Some of the most famous artists of the Post-Impressionist movement include Paul Gauguin, Vincent van Gogh, and Paul Cézanne, but there is another artist who helped pioneer it—Henri de Toulouse-Lautrec. The French artist was a prominent painter, printmaker, draftsman, and illustrator (to name just a few of his trades). His artistic legacy, although connected to his creative peers, captured a different side of 19-century Parisian life, focusing instead on the theatrical characters which accompanied Toulouse-Lautrec’s bohemian lifestyle.
Although Toulouse-Lautrec’s graphic posters speak for themselves in their enduring energy and design, it is meaningful to know their heritage. Here, we present six essential facts about Toulouse-Lautrec’s fascinating yet tragically short life.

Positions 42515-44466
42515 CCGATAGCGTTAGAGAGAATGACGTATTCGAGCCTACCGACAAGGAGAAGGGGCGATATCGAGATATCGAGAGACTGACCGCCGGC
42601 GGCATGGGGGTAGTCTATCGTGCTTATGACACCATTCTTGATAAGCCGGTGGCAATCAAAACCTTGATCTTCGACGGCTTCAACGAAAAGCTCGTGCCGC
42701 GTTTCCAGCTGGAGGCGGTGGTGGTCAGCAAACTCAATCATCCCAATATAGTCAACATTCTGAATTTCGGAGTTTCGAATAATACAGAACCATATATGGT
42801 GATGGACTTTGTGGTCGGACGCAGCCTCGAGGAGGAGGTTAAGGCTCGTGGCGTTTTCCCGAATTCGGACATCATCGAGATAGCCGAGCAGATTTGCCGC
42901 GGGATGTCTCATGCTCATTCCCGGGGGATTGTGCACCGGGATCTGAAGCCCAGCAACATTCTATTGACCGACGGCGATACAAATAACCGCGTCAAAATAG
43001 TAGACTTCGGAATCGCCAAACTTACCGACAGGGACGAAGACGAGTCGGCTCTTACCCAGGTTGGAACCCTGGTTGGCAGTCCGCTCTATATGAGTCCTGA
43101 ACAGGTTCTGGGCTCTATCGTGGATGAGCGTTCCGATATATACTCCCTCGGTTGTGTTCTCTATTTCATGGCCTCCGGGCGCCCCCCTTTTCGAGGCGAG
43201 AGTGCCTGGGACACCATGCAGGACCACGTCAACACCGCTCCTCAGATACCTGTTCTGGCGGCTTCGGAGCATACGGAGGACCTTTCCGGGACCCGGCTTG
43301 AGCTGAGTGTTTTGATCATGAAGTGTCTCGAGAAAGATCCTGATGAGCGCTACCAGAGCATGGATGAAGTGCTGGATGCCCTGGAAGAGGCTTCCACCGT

TOULOUSE-LAUTREC WAS A NOBLEMAN.
Toulouse-Lautrec is one of the few accomplished artists to come from aristocratic heritage, making him a rarity in western art history. His full name at birth was Henri Marie Raymond de Toulouse-Lautrec-Monfa, the eldest son of the Comte (or Count) de Toulouse-Lautrec-Monfa.
It was customary for aristocratic families to practice patronage of the arts rather than working with their hands. However, after the separation of his parents when he was eight years old, Toulouse-Lautrec stayed with his mother, who allowed him to practice drawing as he wanted.[…]